LEBANON, Pa. (WHTM) — The Palmyra Public Library (PPL) recently raised $537,000 in what they called a ‘Capital Grassroots Campaign’ in order to pay off the library’s mortgage and focus instead on the programs and services they offer.

Five years ago, the PPL had to move locations when the Palmyra Borough Municipal building needed replacing. Back then, the building doubled as the public library, as well as the municipal building – after the construction of the new building, this dynamic changed.

Through this transition, the PPL lost its utility, maintenance and rent-free space, according to the library’s website. For the first time, the library was responsible for its own mortgage and building expenses, totaling $38,000 annually.

This $38,000 is the equivalent to the library’s annual deficit – putting the library’s continuation in jeopardy.

According to Chelsea Weibley, the executive director of the Palmyra Public Library & the Phoenix Youth center, because of the donations and pledges made by about 150 to 200 people, the library was able to pay off its mortgage in full back in August.

This lump sum payment saved the library an estimated $375,000 in interest payments.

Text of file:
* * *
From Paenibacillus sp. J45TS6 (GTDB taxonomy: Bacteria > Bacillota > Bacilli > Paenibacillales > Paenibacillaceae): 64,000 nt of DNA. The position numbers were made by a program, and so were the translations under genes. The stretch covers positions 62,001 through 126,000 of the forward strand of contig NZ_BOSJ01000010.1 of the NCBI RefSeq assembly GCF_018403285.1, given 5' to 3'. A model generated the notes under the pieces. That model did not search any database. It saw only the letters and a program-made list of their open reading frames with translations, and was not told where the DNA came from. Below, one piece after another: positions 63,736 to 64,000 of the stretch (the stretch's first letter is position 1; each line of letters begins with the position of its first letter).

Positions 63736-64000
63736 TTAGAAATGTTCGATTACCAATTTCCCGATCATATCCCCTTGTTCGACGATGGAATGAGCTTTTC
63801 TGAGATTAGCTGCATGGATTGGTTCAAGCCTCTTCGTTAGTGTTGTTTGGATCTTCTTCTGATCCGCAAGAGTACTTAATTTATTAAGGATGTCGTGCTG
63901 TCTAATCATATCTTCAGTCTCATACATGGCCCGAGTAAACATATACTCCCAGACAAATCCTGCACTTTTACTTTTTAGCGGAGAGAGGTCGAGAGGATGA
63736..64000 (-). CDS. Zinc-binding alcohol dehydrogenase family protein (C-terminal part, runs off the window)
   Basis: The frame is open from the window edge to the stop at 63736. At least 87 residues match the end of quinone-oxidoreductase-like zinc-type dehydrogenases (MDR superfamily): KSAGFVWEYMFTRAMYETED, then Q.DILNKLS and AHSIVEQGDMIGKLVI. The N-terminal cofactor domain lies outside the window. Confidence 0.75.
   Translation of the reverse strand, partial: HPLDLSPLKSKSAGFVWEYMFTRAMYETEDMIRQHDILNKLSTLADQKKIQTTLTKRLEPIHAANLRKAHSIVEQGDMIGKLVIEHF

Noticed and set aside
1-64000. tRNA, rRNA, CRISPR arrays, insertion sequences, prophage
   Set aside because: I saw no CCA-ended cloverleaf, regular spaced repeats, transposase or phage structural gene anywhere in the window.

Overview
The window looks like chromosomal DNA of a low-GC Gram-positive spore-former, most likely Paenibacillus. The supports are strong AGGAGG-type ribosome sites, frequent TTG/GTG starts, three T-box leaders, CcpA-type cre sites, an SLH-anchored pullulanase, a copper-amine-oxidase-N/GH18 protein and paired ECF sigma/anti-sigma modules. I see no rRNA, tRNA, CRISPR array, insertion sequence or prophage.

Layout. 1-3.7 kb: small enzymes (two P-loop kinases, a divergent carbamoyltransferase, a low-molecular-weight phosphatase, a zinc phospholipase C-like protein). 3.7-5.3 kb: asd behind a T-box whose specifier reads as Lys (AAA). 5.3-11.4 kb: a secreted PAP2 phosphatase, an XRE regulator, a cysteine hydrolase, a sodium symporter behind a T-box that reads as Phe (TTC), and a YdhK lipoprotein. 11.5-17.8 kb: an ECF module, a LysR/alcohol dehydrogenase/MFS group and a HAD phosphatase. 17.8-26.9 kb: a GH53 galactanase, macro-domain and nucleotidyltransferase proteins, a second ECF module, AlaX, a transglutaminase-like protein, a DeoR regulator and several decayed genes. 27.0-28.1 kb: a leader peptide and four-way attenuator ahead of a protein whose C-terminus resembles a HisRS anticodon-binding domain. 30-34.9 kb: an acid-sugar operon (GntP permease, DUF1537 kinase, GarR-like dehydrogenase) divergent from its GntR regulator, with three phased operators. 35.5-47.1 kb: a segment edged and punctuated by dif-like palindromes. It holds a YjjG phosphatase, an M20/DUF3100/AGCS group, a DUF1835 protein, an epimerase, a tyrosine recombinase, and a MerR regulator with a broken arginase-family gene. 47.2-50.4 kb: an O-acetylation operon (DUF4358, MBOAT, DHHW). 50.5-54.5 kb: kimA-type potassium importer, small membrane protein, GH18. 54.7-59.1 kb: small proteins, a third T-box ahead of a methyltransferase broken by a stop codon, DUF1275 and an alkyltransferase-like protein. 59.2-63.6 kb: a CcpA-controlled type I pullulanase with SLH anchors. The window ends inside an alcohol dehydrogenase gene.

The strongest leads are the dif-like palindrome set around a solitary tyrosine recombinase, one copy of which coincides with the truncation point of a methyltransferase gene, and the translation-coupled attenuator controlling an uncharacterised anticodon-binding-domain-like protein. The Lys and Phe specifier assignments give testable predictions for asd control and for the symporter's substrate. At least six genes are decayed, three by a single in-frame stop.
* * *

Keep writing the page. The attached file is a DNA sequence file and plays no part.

It should also be noted that 100% of those that pledged a donation did in fact end up donating what they had previously pledged – there were no turnovers.

The Capital Campaign began back in 2018, working in conjunction with Shultz & Williams and community stakeholders to conduct a feasibility study to examine if the surrounding community would even be capable of raising the necessary funds for the library.

Once it was determined that their $500,000 fundraising goal was feasible, the Capital Campaign Committee, comprised of Chelsea Weibly, Deborah Buckfelder, Joann Wendtly, Don Kline, and Kendra Hoffman, began to lay the groundwork to bring the campaign to life.

The committee began creating donation forms and brochures to explain the goals of the campaign, as well as layout to the community why it’s necessary for the PPL.

According to Weibley, there was a lot of uncertainty regarding the campaign’s success once the 2020 pandemic occurred, but against all odds, the goal was still achieved and then some.

“That for me is so huge and uplifting,” said Weibley. “it’s incredible how the community was supporting us in spite of everything that happened [in 2020].”